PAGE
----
Oprah Winfrey and Ta-Nehisi Coates Discuss 'The Water Dancer,' Toni Morrison at the Apollo Theater

NIR ARIELI
Ta-Nehisi Coates and Oprah Winfrey

Winfrey interviewed the best-selling author about his first novel on Monday evening.

“I love a talking-back audience. It’s like church at the Apollo,” Oprah Winfrey said from the stage of the historic Harlem theater in New York City on Monday night.

Winfrey was joined by author Ta-Nehisi Coates, who was less enthused by the whoops and hollers from the crowd whenever he mentioned his alma mater Howard University. “So annoying,” he said with a laugh. “This is why people hate us.”

Winfrey joined Coates to discuss his first novel The Water Dancer, which comes out Tuesday. The book is Winfrey’s first pick for her Apple TV+ book club, and she has partnered with the streamer to create a series around the story and Coates will be on the first episode on Nov. 1.

“First novels never get this,” Coates said about the promotion surrounding the book. “I cannot stress to you how unusual this is.”

Known for his work as a political journalist and for his non-fiction works like Between the World and Me, Coates spent 10 years working on The Water Dancer. The book follows a young slave on a plantation in antebellum Virginia whose mother has been sold away, and he must use his mystical power to connect with her and find his path toward freedom.

“One of the reasons I was so excited about this book is it goes into that terrain of myth,” Coates said. “It leaves that world of facts where I actually think a lot of the argument wasn’t actually happening and it tries to attack the deeper thing.”

Winfrey asked how Coates was able to get into the mind of a 19th-century slave and understand that world, and the author emphasized the importance of research, saying he spent a lot of his time reading stories from the time period.

“I’m a language person, by which I mean literally the arrangement of words hold meaning for me. It might not even be what somebody is saying but the way they say it,” Coates said. “It was through language I achieved my connection.”

Winfrey also spoke about how she finds it important in her own life to remind herself of where she came from, and she has an art piece, “To the Highest Bidder,” featuring a mother and a daughter on the auction block in the entryway of her home alongside slave ledgers.

“I’ve always known that I was carried by the ancestors, that my life would not be possible without them, so I surround myself with it all the time,” Winfrey said. “I think about a lot what kind of slave I would have been. Would I have had the courage to run? I probably would have been in the fields. I don’t fit the description of the big house. Which is why it’s so great to now live in the big house.”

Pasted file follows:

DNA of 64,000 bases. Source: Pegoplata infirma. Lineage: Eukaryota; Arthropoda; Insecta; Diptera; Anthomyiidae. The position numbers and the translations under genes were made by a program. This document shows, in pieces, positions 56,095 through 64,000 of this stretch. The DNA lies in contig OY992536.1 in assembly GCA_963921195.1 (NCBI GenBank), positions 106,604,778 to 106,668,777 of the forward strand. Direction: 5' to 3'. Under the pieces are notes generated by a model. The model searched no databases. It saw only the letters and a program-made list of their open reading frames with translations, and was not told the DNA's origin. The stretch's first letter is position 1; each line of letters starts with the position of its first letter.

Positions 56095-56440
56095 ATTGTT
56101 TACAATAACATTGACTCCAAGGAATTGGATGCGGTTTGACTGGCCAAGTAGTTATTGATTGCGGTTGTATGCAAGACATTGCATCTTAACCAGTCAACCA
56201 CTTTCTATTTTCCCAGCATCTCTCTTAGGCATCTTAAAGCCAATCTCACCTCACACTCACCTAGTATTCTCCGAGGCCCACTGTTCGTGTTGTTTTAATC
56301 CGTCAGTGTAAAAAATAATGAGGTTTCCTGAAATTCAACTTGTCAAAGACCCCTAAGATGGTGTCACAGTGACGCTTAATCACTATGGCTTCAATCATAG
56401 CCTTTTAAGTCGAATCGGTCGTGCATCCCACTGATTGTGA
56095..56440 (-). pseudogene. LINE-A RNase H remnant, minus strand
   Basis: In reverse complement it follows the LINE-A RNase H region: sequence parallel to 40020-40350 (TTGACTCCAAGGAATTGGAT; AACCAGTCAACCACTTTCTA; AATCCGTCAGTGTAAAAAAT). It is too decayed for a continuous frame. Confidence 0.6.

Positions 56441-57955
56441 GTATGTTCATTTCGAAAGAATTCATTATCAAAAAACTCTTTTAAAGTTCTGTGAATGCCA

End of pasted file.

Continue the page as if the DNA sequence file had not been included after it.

Coates also spoke about the importance of visiting plantations in his research process, nothing that Monticello, Thomas Jefferson’s home, was an invaluable resource.

The Water Dancer would not be possible without the historians there. … There’s no way I would have been able to get in there the way I did in this book without their help,” he said. “We need to support that. I think more black folks should go there. There’s a lot to be learned about how our ancestors lived. It’s a tremendously important place.”

Winfrey also asked if Coates was worried about writing a book that was similar to other narratives like Colson Whitehead’s The Underground Railroad, which has similar themes. “I’m ashamed it gave me pause,” he said, as that book came out as he was writing his novel. However, Coates didn’t want to perpetuate the notion that “there can only be one,” and Winfrey recalled how people asked her why she was making another slave movie when Beloved came out. “No one says, 'Clint Eastwood made a Western, so I can’t make Western,'” Coates said.

Winfrey and Coates also spoke about Toni Morrison, who read an early copy of Between the World and Me before her death, and she wrote an email to Coates’ editor Chris Jackson that said: “I’d been wondering who might fill the intellectual void that plagued me after James Baldwin died. Clearly, it’s Ta-Nehesi Coates.”

While Coates admires Baldwin’s seminal works, he had slightly different answers when Winfrey asked about his first literary inspirations. The author spoke about his love for comic books growing up, and now, he’s channeling that childhood passion into writing the Black Panther comic books.

“I went from writing about politics to comics, and the people in comics are way crazier,” Coates said, adding that he wishes the form was more easily accessible to readers.

Winfrey asked Coates if he hopes the book will bring up important conversations about race. He spoke to Congress in June about reparations, and he said he hopes the book and stories like it will help continue the discussion.

“There is a part of being black in America that we all would part with and give up and that is the fact of being the black race, being put into a black race and having to deal with all the things that come with that,” Coates said. “But the cultural part? We’re not giving that up. We’re not giving the greens up. We’re not giving Marvin Gaye back.”

“I think we’re in an interesting moment now. I think it’s a moment that goes back almost 100 years to W.E.B. Du Bois and the publication of Black Reconstruction,” Coates said, adding that storytellers and journalists have started to take on the tradition. “I think now what’s happening is the public is encountering it in a different way. I think young people, specifically, will probably see things a little differently.”